In order to establish a prima facie case of quid pro quo sexual harassment, a plaintiff must present evidence that he or she was subjected to unwelcome sexual conduct and that the reaction to that conduct was then used as a basis for decisions, either actual or threatened, affecting compensation, terms, conditions or privileges of employment (see, Karibian v. Columbia Univ., supra, at 777;  Matter of Bartle v. Mercado, 235 A.D.2d 651, 653, 652 N.Y.S.2d 139, lvs. denied 89 N.Y.2d 815, 659 N.Y.S.2d 855, 681 N.E.2d 1302;  Father Belle Community Ctr. v. New York State Div. of Human Rights, 221 A.D.2d 44, 50, 642 N.Y.S.2d 739, lv. denied 89 N.Y.2d 809, 655 N.Y.S.2d 889, 678 N.E.2d 502).  “The relevant inquiry in a quid pro quo case is whether the [employer] has linked tangible job benefits to the acceptance or rejection of sexual advances” (Karibian v. Columbia Univ., supra, at 778).

 Of course, whether the theory underlying the complaint is quid pro quo sexual harassment or sexual harassment by reason of a hostile work environment, the claimed harassment must be based on “sex”.   In this case, the analysis initially developed by Supreme Court and now propounded by plaintiff is that, because plaintiff would not have lost her job if she had not engaged in a sexual relationship with defendant, she was discriminated against on the basis of her “sex”, i.e., her past sexual activity.   In our view, that analysis is fatally flawed.

 Initially, plaintiff has given the word “sex” an overbroad definition.   In proscribing discrimination because of sex, the critical concern is whether members of one sex are exposed to disadvantageous terms or conditions of employment to which members of the opposite sex are not exposed (see, Oncale v. Sundowner Offshore Servs., 523 U.S. 75, 79-80, 118 S.Ct. 998, 1002, 140 L.Ed.2d 201).   As such, it is clear that the statutory term “sex” is to be taken as synonymous with “gender” and does not include such concepts as “sexual activity”, “sexual liaisons” or “sexual attractions” (see, De Cintio v. Westchester County Med. Ctr., 2d Cir., 807 F.2d 304, 306, cert. denied 484 U.S. 825, 108 S.Ct. 89, 98 L.Ed.2d 50).   Although surely antithetical to good business practices, discrimination against an employee on the basis of a failed voluntary sexual relationship does not of itself constitute discrimination because of sex (see, Huebschen v. Department of Health & Soc. Servs., 7th Cir., 716 F.2d 1167, 1172;  Keppler v. Hinsdale Twp. High School Dist. 86, 715 F.Supp. 862, 868-869;  Freeman v. Continental Tech. Servs., 710 F.Supp. 328;  Koster v. Chase Manhattan Bank, 687 F.Supp. 848).   Rather,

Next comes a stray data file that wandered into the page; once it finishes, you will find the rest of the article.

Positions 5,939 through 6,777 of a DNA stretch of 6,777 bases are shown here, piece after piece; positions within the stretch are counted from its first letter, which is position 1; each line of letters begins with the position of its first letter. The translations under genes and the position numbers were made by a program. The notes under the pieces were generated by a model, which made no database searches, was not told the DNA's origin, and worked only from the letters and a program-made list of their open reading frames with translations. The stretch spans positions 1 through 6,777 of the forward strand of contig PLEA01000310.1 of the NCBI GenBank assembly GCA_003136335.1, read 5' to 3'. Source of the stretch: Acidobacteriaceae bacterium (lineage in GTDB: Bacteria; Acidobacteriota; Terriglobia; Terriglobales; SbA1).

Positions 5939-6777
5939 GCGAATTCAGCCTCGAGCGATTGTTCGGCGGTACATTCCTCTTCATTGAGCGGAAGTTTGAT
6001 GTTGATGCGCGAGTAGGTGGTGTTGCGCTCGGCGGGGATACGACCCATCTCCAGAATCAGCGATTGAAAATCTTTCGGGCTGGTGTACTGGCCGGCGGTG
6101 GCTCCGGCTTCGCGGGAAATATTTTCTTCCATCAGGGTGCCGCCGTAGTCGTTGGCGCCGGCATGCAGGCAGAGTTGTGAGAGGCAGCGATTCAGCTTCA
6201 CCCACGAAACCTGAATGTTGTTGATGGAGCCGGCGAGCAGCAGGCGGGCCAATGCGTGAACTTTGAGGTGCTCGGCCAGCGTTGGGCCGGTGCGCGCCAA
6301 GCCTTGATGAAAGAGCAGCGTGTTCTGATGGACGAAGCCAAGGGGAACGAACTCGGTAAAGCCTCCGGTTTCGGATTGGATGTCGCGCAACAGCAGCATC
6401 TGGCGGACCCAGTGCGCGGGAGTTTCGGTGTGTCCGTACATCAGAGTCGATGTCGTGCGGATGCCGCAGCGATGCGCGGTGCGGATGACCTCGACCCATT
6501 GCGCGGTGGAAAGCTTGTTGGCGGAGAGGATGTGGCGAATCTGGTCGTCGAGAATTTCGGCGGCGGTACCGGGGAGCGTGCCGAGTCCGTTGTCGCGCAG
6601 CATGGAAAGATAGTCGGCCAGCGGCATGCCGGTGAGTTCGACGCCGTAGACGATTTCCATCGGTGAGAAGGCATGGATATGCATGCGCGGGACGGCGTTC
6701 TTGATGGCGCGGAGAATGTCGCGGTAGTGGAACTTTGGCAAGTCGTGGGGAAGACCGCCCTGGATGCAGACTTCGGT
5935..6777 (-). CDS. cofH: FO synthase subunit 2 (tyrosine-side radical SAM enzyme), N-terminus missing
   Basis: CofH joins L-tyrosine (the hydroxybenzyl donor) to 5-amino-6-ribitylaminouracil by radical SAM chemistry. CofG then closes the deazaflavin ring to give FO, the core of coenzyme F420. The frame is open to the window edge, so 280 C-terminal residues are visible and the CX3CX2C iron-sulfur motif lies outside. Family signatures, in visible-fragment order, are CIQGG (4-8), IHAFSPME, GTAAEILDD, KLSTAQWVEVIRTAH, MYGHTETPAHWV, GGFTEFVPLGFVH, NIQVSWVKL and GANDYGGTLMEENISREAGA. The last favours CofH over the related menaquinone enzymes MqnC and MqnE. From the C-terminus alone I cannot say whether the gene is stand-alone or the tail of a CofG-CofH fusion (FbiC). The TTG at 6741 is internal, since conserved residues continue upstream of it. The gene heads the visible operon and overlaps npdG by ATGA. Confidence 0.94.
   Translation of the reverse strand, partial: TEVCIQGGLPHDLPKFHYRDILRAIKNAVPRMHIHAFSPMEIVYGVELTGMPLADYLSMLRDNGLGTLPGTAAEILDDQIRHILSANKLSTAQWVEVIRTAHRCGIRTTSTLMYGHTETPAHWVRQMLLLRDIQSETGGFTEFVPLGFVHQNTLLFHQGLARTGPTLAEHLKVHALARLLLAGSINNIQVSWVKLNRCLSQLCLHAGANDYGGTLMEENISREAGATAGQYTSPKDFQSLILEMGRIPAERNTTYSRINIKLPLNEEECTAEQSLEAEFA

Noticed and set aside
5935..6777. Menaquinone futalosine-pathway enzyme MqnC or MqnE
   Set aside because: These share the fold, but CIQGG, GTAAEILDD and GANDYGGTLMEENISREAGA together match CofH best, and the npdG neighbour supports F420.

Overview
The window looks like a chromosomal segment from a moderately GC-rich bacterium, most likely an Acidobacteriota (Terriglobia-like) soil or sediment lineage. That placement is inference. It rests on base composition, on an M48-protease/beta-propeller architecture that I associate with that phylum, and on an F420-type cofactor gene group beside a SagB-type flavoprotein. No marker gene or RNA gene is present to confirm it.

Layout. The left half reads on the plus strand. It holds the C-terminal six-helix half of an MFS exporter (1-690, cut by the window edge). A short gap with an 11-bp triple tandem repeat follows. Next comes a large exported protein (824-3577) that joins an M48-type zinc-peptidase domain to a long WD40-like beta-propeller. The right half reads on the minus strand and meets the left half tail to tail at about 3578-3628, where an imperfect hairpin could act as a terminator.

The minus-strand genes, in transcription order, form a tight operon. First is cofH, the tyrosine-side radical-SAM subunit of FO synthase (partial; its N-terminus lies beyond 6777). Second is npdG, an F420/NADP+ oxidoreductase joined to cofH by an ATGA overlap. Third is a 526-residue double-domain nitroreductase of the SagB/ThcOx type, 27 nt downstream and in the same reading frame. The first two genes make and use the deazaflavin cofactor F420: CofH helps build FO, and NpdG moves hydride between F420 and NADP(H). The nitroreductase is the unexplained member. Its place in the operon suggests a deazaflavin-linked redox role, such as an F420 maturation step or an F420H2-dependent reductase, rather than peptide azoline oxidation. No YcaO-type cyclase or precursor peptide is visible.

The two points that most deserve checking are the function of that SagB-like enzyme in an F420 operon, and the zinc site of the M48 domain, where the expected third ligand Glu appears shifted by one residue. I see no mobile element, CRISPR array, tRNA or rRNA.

[a]n employee who chooses to become involved in an intimate affair with her employer * * * removes an element of her employment relationship from the workplace, and in the realm of private affairs people do have the right to react to rejection, jealousy and other emotions which [the Human Rights Law] says have no place in the employment setting (Keppler v. Hinsdale Twp. High School Dist. 86, supra, at 869).

(See also, Succar v. Dade County School Bd., 60 F.Supp.2d 1309)

 Further, because a cause of action for sexual harassment is predicated upon, among other things, a showing that the allegedly harassing conduct was unwelcome (see, Babcock v. Frank, 729 F.Supp. 279, 287;  see also, Meritor Sav. Bank FSB v. Vinson, 477 U.S. 57, 68, 106 S.Ct. 2399, 91 L.Ed.2d 49, supra ), plaintiff's action is defeated by the uncontradicted evidence that her sexual relationship with defendant was consensual and motivated by the parties' affection for one another.   Although Babcock v. Frank (supra ) stands for the proposition that the plaintiff's prior consensual relationship with the defendant will not of itself bar a claim of quid pro quo sexual harassment (see, id., at 287-288), the finding of discrimination in that case was predicated upon evidence that, following the termination of a voluntary sexual relationship, the plaintiff's supervisor used “his supervisorial authority to blackmail [the plaintiff] into again accepting his sexual advances” (id., at 288;  see, Green v. Administrators of Tulane Educ. Fund, 1999 WL 622904 [Aug. 12, 1999];  Shrader v. E.G. & G. Inc., 953 F.Supp. 1160, 1167).   In contrast, the present record contains no evidence that plaintiff was subjected to any unwelcome sexual conduct following the breakup of the consensual relationship, a fact that is not surprising considering that it was defendant who broke off the parties' relationship.

For the foregoing reasons, we conclude that Supreme Court should have granted defendants' summary judgment motion and dismissed the first cause of action of the complaint.

ORDERED that the order is modified, on the law, without costs, by reversing so much thereof as denied defendants' motion for summary judgment dismissing the first cause of action and awarded partial summary judgment in favor of plaintiff on the issue of liability on said cause of action;  defendant's motion granted with regard to the first cause of action and said cause of action dismissed;  and, as so modified, affirmed.


1.   Plaintiff's second cause of action, seeking damages on a quantum meruit theory, is not at issue here.

2.   For the purpose of our analysis, we will treat defendant and his professional corporation, defendant Peter A. Orville P.C., as a unitary entity.

3.   Because the language of the two statutory provisions is almost identical, New York courts may rely upon title VII case law in interpreting Executive Law § 296 (see, Ferrante v. American Lung Assn., 90 N.Y.2d 623, 629, 665 N.Y.S.2d 25, 687 N.E.2d 1308).